Tuesday, October 6, 2015

Non-Microsoft Development on Windows 10

A post on HN today about the MS Surface Book also discusses the topic of developing on Windows 10 vs. OS X.

A few notes from that discussion (as of 10/6/2015):

  • Cmder as a OS X Terminal replacement in Windows 10.
  • Babun as a shell environment (described as "cygwin on steroids with oh-my-zsh").
  • Mentioned that there is little documentation on setting up "non Visual Studio dev environments on Windows (RoR, Django, PHP/MySQL, etc)".
  • Also mentioned that Windows users are still a huge minority in non-MS/non-.Net communities so many tools, etc. aren't built with Windows users in mind. (Which we were aware of already.)

Wednesday, September 2, 2015

Recursively Search for Files Containing One String But Not Another

Building on the answer in StackExchange, here is the way to recursively search for files containing one string but not another:

grep -rL must_have_this_string some/path | xargs grep -l wont_have_this_string

There are other ways, but this works.

Tuesday, September 1, 2015

Staging Patches in Git

Don't typically do this at work, but learned this a little while back when there was a large file that required only partial changes. If you can avoid having a large file to partially stage, I highly recommend not doing it, but Git makes it easy to do this.

git add -p (optional pathname)

This goes into a mode where you can accept chunks to stage or alter those hunks to stage a patch. Think of it like an awesome patch editing tool.

For each hunk, say y to accept, n to not, s to split, e to edit. In e, if you replace the "-" at beginning of line with space, it won't stage that line. If you delete a line starting with "+", it won't stage that. Through this, you can do single line changes. Split is helpful in some cases, but even more helpful is the ability to use regular expressions to search for partial hunks to stage or unstage.

Similarly, git reset -p let's you undo staged changes.

There is even git checkout -p and git stash save -p, if needed.

Thursday, August 6, 2015

Turn on Net::HTTP Instance Debugging Externally

Here's a way to turn on HTTP::Net debug, if you don't want to patch something that is using it or use some other method to debug:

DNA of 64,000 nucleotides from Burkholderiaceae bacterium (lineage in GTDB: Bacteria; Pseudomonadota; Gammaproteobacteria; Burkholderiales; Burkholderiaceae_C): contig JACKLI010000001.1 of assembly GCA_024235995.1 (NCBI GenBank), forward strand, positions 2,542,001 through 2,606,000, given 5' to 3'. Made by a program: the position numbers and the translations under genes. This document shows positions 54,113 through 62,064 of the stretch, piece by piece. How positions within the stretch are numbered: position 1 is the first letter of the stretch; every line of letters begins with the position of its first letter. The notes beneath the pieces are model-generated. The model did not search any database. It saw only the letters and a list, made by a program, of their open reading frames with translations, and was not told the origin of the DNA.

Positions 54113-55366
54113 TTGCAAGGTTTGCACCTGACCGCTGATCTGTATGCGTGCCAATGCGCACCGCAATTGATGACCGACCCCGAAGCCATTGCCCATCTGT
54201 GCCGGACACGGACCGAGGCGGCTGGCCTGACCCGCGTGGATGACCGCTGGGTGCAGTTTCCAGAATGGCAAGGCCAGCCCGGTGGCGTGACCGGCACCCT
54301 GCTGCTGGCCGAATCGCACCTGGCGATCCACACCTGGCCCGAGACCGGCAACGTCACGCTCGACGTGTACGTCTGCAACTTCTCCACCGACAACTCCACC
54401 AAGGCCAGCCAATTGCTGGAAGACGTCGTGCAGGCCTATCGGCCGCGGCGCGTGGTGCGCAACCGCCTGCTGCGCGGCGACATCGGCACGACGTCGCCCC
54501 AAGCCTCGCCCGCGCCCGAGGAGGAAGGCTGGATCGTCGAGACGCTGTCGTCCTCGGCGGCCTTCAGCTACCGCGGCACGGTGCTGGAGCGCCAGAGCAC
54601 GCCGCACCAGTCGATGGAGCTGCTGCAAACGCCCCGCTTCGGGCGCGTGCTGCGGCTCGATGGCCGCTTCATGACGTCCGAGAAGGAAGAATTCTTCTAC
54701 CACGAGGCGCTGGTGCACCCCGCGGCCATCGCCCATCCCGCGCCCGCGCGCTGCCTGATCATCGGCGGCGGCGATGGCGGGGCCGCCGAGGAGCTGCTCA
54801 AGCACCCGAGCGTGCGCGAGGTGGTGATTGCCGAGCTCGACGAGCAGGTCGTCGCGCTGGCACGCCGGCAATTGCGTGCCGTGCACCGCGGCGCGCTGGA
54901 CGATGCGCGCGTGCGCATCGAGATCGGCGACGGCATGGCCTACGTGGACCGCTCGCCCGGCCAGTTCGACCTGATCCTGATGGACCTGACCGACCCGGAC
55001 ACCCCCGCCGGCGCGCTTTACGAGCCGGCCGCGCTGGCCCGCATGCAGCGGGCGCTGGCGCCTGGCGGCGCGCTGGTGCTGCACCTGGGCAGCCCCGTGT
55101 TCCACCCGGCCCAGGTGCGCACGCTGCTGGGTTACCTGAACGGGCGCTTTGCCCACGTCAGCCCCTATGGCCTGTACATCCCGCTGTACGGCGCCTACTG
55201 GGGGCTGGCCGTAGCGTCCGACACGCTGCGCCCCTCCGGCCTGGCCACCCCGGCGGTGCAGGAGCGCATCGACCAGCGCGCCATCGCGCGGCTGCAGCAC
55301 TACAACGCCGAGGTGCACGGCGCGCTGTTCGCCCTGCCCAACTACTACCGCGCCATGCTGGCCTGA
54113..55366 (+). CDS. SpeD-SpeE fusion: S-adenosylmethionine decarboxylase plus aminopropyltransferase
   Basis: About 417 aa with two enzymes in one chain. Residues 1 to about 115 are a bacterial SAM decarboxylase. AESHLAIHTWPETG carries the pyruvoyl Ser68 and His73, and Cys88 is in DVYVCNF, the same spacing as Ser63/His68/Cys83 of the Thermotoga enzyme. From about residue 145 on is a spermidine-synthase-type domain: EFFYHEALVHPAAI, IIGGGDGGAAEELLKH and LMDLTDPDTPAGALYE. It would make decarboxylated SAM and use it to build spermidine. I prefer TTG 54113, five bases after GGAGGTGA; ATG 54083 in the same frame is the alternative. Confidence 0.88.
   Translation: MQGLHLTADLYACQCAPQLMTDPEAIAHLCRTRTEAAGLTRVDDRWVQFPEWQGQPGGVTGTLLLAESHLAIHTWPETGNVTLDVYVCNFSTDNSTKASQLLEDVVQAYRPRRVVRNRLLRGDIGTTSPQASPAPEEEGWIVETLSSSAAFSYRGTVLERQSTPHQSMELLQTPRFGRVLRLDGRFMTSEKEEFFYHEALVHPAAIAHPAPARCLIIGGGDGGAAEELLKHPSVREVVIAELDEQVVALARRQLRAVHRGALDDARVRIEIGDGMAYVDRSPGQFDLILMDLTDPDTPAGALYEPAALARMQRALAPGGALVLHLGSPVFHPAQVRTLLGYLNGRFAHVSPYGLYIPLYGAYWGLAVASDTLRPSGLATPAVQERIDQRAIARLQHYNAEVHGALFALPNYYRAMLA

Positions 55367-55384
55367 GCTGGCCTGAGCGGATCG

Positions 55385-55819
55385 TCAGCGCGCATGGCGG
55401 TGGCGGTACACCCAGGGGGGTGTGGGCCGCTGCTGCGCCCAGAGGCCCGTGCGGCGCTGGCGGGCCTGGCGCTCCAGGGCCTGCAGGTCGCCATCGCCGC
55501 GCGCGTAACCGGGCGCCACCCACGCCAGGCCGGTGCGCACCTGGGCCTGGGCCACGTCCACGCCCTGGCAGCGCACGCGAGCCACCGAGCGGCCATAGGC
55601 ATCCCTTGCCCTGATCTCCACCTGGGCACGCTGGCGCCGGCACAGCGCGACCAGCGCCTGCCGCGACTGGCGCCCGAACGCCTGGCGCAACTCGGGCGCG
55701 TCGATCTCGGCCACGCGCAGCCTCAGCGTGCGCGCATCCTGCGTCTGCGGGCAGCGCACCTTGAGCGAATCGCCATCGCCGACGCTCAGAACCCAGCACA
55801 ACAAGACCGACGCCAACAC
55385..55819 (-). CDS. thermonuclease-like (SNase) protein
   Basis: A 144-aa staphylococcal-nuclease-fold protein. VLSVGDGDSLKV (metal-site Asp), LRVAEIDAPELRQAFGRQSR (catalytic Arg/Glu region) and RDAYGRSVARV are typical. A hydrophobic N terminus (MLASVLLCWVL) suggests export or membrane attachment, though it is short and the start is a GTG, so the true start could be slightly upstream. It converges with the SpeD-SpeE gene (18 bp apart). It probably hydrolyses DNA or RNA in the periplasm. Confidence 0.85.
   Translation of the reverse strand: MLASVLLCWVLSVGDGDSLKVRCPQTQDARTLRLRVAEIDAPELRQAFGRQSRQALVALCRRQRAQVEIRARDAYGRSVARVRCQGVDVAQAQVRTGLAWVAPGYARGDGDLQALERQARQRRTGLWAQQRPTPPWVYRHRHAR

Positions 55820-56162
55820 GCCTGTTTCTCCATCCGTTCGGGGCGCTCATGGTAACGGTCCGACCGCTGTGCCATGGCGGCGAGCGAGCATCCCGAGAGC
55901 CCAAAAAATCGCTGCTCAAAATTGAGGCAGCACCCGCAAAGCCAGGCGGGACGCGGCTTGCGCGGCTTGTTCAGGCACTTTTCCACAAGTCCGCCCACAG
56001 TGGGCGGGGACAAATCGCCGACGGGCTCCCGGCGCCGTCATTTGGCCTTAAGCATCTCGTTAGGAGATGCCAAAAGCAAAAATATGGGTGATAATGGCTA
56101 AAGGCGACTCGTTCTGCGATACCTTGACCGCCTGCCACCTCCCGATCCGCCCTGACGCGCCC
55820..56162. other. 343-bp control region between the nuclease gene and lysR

module Net
  class HTTP
    alias_method :debug_renamed_initialize, :initialize
    def initialize(*args, &block)
      http = debug_renamed_initialize(*args, &block)
      self.set_debug_output $stderr

Disabling an Automatically Added Search in Chome's Omnibox

There is one site at work that I almost never want to search from Chrome's Omnibox, but it does anyway. There are a few ways to get around this that worked for me that I got from question on SuperUser:
  • Go into (for OS X) Chrome -> Preferences -> Manage Search Engines and change the keyword for each search engine under "Other Search Engines" to something you'd probably never type, like '@#$%@#$'.
  • Prefix search with space or question mark.

Tuesday, August 4, 2015

Undoing Yosemite Multi-monitor and Window Fullscreen Behavior

Undoing OS X 10.10 Yosemite window behavior, because it kept bugging me, and just had to figure it out again.

If you only uncheck displays have separate spaces, when it fullscreens via the green button on a window, it turns the other display black, which is stupid. Instead you have to do that AND redefine the green button behavior to just maximize:

  1. System Preferences -> Mission Control -> Uncheck "Displays have separate spaces".
  2. Install BetterTouchTool. During install, don't agree to window snapping and ensure you give it rights to manage.
  3. Select "Other" category at the top of the window.
  4. Make sure that "Global" is selected at the left side.
  5. Click "Configure New Trigger" button in the bottom part of the window.
  6. Under Trigger, select "Leftclick Green Window Button".
  7. Under Predefined Action, select "Maximize Window".
  8. In Basic Settings, check Launch BetterTouchTool on startup.

This is from here and here.

As a related tip, to make a window smaller but not minimize, double-click on the menu bar.

Thursday, May 28, 2015